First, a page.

Korean experimental art is driven by artists seeking to experiment and innovate and is comprised of attempts to overcome conventional art forms and experiences. In these attempts, artists have pushed the boundaries of convention and created original works, helping shape a culture that values artistic freedom and diversity.
The works of artist Lee Kang-So (b.1943) are recognized in the realms of experimental art and abstract painting. In the 1970s, he engaged in experimental work using various media through art activities, such as participating in groups like Shinchaeje (New Systems), and A.G., and joining the Daegu Contemporary Art Festival, and Seoul Contemporary Art Festival. He used his work to explore painting, printmaking, performance, photography, video, and installations.
Lee Kang-So began to gain attention in South Korea around 1973 when he held his first solo exhibition. Notably, his performance art piece titled Disappearance, Bar in the Gallery at the Myeongdong Gallery garnered significant recognition within the country. In this work, he created a makeshift pub with a table and chairs, making the space itself and the visitors’ integral parts of the artwork. Lee gained international recognition starting in 1975 when he participated in the 9th Paris Biennale. Instead of painting, he sprinkled flour on the floor, observed the natural behavior of a live cock in a chicken coop without intentionally manipulating its behavior, and presented the process in a performance titled Untitled-75031. This work received considerable international attention.
Today, Lee integrates traditional Eastern philosophies and artistic techniques into contemporary sculptural experiments, crafting works that naturally engage with viewers, creating art intuitively and organically within the frameworks he establishes.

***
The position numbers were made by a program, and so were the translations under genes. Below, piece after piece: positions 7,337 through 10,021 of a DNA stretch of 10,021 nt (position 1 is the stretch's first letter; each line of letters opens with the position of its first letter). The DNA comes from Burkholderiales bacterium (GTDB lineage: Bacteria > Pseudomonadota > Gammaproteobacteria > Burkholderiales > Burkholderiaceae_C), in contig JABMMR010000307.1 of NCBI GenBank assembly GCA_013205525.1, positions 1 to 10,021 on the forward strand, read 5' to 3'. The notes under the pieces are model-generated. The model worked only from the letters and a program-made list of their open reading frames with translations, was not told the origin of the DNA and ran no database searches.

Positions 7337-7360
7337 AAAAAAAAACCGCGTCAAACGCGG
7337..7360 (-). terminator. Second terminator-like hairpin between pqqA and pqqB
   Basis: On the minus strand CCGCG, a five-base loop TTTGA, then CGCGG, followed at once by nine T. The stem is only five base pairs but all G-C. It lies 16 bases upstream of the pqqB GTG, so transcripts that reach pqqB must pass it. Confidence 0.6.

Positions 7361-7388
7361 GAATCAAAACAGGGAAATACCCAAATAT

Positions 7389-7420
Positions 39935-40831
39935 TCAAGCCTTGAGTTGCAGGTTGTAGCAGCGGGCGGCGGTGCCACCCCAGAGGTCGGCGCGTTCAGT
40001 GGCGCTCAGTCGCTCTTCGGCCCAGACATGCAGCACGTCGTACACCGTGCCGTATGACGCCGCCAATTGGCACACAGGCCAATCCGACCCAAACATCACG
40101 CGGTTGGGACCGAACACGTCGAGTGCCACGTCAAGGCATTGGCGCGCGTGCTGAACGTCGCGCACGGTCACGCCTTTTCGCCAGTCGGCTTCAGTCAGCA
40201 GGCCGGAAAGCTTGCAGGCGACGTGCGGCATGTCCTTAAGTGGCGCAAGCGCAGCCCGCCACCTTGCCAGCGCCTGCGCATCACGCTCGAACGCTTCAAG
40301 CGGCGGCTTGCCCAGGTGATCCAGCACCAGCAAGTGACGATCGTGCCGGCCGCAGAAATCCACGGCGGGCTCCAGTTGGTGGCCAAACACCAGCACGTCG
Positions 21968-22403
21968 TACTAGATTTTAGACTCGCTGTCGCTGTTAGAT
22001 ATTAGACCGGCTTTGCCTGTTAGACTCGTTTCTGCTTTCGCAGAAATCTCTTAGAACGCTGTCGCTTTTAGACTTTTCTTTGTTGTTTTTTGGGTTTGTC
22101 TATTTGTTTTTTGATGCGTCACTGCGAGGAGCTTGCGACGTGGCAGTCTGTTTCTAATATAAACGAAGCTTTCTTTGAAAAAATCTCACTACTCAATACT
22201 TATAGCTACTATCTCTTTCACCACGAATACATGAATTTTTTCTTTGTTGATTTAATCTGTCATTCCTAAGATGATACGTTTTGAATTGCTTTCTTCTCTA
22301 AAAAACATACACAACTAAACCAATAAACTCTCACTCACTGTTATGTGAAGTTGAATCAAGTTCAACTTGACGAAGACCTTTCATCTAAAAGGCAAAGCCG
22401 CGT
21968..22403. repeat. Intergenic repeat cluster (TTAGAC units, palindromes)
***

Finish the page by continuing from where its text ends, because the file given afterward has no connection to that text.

Artist Lee Kun-Yong (b. 1942) was a prominent member of the Korean experimental art scene, notably associated with groups like A.G. and S.T. In particular, Lee, along with critic Kim Bokyoung, co-founded the S.T. group and led it until 1981. From the 1970s onwards, he concentrated on the concept that the artist’s body could serve as a medium for art through various forms of work, including performance, sculpture, installations, and video.
Lee subsequently became known for using his own body as a primary medium for art, expressing the body’s logic through his work. He primarily engaged in installation works centered around objets d’art. His perception of his body as a medium underwent a significant transformation when he participated in the 1973 Paris Biennale. Arriving in Paris after enduring various hardships to participate, he came to perceive his own body in an entirely new light. An avant-garde music concert held as part of the Biennale’s side event proved to be a pivotal event reinforcing this change in perception. At the concert, a live calf was involved in a performance, prompting the artist to initiate his own “events” utilizing his body as a medium.
To distinguish his work from coincidental happenings, Lee began to use the term “event” instead of “happening.” Unlike happenings, an “event” is an action that can be endowed with a certain logic, and the artist repeats the same action to eliminate randomness in his work. One of Lee’s signature series is Bodyscape, which has been ongoing since 1976. This series of drawings is not about portraying objects from nature or figures or expressing emotions on canvas; instead, he describes this series as a documentation of bodily acts governed by some inevitable logic. Through this approach, Lee has created a novel form of artistic expression.